|Authors||Nguyen, J.M., Six, P., Chaussalet, T.J., Antonioli, D., Lombrail, P. and Le Beux, P.|
To propose an objective approach in order to determine the number of beds required for a hospital department by considering how recruitment fluctuates over time. To compare this approach with classical bed capacity planning techniques.
A simulated data-based evaluation of the impact that the variability in hospital department activity produces upon the performance of methods used for determining the number of beds required. The evaluation criteria included productive efficiency measured by the bed occupancy rate, accessibility measured by the transfer rate of patients due to lack of available beds and a proxy of clinical effectiveness, by the proportion of days during which there is no possibility for unscheduled admission.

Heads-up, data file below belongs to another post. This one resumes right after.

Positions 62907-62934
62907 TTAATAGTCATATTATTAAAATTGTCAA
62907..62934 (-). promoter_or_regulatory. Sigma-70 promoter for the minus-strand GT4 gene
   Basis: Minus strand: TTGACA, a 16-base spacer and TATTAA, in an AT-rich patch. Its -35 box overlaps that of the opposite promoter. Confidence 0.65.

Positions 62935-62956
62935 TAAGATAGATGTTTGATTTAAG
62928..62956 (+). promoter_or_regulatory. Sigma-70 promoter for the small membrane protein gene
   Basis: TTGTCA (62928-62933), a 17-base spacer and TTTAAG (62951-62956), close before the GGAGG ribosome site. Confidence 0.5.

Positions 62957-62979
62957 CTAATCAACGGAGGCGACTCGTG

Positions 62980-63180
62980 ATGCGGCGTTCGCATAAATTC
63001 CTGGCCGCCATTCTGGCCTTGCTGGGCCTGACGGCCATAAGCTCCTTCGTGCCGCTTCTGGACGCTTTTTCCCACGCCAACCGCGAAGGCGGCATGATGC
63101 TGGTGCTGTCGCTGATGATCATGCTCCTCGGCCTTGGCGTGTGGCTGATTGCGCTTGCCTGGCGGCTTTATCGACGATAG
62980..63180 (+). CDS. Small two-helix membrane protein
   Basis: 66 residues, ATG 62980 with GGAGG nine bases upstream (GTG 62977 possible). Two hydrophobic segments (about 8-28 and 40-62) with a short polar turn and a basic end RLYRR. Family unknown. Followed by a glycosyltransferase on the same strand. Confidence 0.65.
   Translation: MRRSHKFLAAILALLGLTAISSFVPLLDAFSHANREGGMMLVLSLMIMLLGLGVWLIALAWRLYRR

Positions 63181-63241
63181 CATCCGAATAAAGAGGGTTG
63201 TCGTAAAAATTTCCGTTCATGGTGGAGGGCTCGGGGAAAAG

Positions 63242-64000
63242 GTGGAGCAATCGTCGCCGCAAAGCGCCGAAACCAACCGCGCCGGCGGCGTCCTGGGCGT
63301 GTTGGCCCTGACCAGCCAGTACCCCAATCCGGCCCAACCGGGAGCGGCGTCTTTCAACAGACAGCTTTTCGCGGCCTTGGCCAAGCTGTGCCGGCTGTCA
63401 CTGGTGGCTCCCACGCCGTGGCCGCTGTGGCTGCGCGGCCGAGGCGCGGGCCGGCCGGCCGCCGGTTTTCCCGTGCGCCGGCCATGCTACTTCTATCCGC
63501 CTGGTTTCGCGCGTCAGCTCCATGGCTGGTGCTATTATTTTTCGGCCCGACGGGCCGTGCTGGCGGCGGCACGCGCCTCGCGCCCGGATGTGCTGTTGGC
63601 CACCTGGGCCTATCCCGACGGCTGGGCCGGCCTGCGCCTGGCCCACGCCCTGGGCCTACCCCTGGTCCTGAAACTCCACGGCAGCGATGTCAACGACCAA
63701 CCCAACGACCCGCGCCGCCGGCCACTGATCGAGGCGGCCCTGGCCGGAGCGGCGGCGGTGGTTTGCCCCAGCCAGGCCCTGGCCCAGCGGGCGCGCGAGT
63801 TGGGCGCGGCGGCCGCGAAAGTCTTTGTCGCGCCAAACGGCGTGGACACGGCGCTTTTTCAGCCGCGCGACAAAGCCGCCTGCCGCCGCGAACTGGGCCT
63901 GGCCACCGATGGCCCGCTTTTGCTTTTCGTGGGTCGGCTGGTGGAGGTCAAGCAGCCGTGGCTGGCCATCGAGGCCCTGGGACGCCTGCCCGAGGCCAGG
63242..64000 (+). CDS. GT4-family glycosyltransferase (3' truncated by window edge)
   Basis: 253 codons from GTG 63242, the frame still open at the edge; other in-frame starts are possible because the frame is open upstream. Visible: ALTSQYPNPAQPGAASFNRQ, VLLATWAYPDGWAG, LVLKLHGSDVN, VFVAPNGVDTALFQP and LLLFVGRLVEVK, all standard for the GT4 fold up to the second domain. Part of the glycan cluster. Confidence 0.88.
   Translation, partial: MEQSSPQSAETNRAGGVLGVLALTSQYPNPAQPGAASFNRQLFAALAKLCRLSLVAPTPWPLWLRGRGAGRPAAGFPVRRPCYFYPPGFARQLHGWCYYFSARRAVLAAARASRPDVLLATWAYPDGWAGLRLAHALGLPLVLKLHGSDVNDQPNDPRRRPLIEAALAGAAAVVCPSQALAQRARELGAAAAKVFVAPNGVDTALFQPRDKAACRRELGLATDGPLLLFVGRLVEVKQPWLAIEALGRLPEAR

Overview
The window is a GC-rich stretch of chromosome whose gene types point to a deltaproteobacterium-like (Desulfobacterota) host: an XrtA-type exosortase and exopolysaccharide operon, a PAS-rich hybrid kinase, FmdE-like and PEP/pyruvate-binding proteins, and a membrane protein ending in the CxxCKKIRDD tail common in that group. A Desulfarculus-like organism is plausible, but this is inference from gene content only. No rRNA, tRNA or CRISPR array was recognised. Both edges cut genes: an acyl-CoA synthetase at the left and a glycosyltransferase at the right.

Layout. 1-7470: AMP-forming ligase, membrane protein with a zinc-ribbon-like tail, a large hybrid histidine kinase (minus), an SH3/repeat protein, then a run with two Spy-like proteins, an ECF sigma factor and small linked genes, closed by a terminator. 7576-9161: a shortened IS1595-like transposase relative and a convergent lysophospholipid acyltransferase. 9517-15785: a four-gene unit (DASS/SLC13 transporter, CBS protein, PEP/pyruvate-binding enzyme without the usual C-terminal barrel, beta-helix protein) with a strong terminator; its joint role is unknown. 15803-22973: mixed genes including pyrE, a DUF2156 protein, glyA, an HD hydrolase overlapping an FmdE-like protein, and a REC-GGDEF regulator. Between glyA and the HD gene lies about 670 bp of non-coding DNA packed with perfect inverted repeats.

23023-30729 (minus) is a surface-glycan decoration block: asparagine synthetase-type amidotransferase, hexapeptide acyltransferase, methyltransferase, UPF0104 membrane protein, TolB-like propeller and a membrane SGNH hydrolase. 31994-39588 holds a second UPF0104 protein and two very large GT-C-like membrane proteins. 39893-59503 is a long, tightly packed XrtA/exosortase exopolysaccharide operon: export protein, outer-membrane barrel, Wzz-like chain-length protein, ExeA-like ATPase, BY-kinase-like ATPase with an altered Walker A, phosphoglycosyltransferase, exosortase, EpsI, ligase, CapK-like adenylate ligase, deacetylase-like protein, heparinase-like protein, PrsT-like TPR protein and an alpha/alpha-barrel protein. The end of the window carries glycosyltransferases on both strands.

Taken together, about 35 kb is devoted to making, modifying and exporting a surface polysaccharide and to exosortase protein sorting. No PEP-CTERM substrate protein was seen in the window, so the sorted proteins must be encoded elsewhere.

When the variability of the number of daily patients increases, the Target Occupancy Rate favors productive efficiency at the expense of accessibility and proxy clinical effectiveness. On the contrary, when the variability of the department activity is marginal, the Target Activity Rate penalizes the proxy of clinical effectiveness, and the Target Occupancy Rate underoptimizes productive efficiency. The method we propose led to a superior performance in terms of accessibility and proxy of clinical effectiveness at the expense of productive efficiency. Such a situation is suitable for intensive care units. In the case of other departments, a weighting procedure should be used to improve productive efficiency.
This approach could be considered as the first step of a family of methods for quantitative healthcare planning.